MORE THAN 100 people in a month have hit out at plans for hundreds of new student rooms.

Neighbours have told Oxford City Council that plans for a seven-storey estate at Oxford Brookes University’s Clive Booth Student Village will spoil the skyline of dreaming spires, increase traffic and ruin the conservation area.

Councillors will be advised about the comments, which flag a host of environmental and historical worries, before they consider giving the go-ahead to the university.

If all goes to plan, the demolition on eight block of flats at the student village, which is just off Garne Way in Headington, could be approved within months.

The major revamp will then continue with the building of 1,077 new student rooms, with communal space, 615 more than the current site. 

But a Ferry Road resident wrote that 1,000 students in the area would be ‘catastrophic’.

He added: “The infrastructure is currently struggling to cope with providing minimal services from parking, public transport and removing litter. Cramming 1,000 people into the space will result in the collapse of multiple services.”

About 50 more objections said the population increase will ‘completely change’ Marston and impact traffic.

But the university said the new site will be beneficial for the wider community, easing the burden on Oxford’s rental market – with 3,800 students dotted around the city in private homes.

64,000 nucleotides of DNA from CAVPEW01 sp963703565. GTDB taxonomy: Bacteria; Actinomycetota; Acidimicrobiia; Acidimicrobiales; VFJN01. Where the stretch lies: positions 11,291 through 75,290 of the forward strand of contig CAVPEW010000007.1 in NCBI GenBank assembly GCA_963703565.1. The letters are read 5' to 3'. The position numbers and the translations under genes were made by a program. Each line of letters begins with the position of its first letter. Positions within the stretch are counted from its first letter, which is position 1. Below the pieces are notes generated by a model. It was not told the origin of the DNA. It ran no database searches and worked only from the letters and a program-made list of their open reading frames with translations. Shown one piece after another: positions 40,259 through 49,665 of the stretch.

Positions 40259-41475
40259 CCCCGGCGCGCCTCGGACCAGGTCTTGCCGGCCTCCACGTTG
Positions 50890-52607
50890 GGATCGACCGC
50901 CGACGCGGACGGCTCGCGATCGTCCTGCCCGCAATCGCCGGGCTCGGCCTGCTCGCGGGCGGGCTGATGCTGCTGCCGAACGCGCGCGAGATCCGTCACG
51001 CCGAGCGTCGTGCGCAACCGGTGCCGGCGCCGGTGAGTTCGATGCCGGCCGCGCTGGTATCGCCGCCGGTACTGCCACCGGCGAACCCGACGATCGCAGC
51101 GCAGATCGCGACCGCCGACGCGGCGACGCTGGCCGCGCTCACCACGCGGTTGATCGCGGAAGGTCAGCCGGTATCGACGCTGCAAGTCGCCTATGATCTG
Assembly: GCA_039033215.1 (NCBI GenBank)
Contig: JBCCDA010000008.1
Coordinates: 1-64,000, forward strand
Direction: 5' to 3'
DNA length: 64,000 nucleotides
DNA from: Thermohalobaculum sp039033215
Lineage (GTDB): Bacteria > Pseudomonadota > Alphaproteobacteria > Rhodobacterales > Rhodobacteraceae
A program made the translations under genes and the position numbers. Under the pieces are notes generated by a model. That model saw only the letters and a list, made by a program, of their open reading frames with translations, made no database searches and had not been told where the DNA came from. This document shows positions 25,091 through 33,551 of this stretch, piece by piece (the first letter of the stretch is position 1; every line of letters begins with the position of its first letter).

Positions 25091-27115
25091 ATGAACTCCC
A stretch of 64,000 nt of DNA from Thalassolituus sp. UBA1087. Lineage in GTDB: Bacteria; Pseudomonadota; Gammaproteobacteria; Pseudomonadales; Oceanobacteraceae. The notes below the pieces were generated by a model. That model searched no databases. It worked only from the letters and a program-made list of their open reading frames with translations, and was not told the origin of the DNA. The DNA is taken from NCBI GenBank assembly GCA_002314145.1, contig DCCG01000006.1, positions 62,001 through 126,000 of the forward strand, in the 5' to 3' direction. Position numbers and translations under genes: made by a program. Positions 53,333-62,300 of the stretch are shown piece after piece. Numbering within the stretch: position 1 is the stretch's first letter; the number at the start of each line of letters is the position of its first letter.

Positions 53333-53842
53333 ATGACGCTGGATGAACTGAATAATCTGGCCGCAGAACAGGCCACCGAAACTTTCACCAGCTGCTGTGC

There will be 61 fewer car spaces and 350 cycle docks.

Cyclox was among the 100 objectors’ to the plans.

It said: “We are objecting to the number of cycle parking spaces in this development. The number proposed is around 25 per cent of the number of study bedrooms. It is not acceptable.”

A Feilden Grove resident said the height was an issue, adding: Plans are far too high, some seven storeys. This is out of character with the area and will have an impact on important views.”

A resident living on Rolfe Place added that the conservation area was important. He said: “I understand that 140 trees will have to be sacrificed for this development. This is a conservation area and I deeply object to that.”

Oxford Brookes said: “The plans evolved following engagement with local residents, Historic England and other specialists to help ensure that the proposed improvements to the site will create a more positive contribution to the surrounding area. In addition to providing an enhanced student experience, the development will improve the surrounding area through extending green spaces.”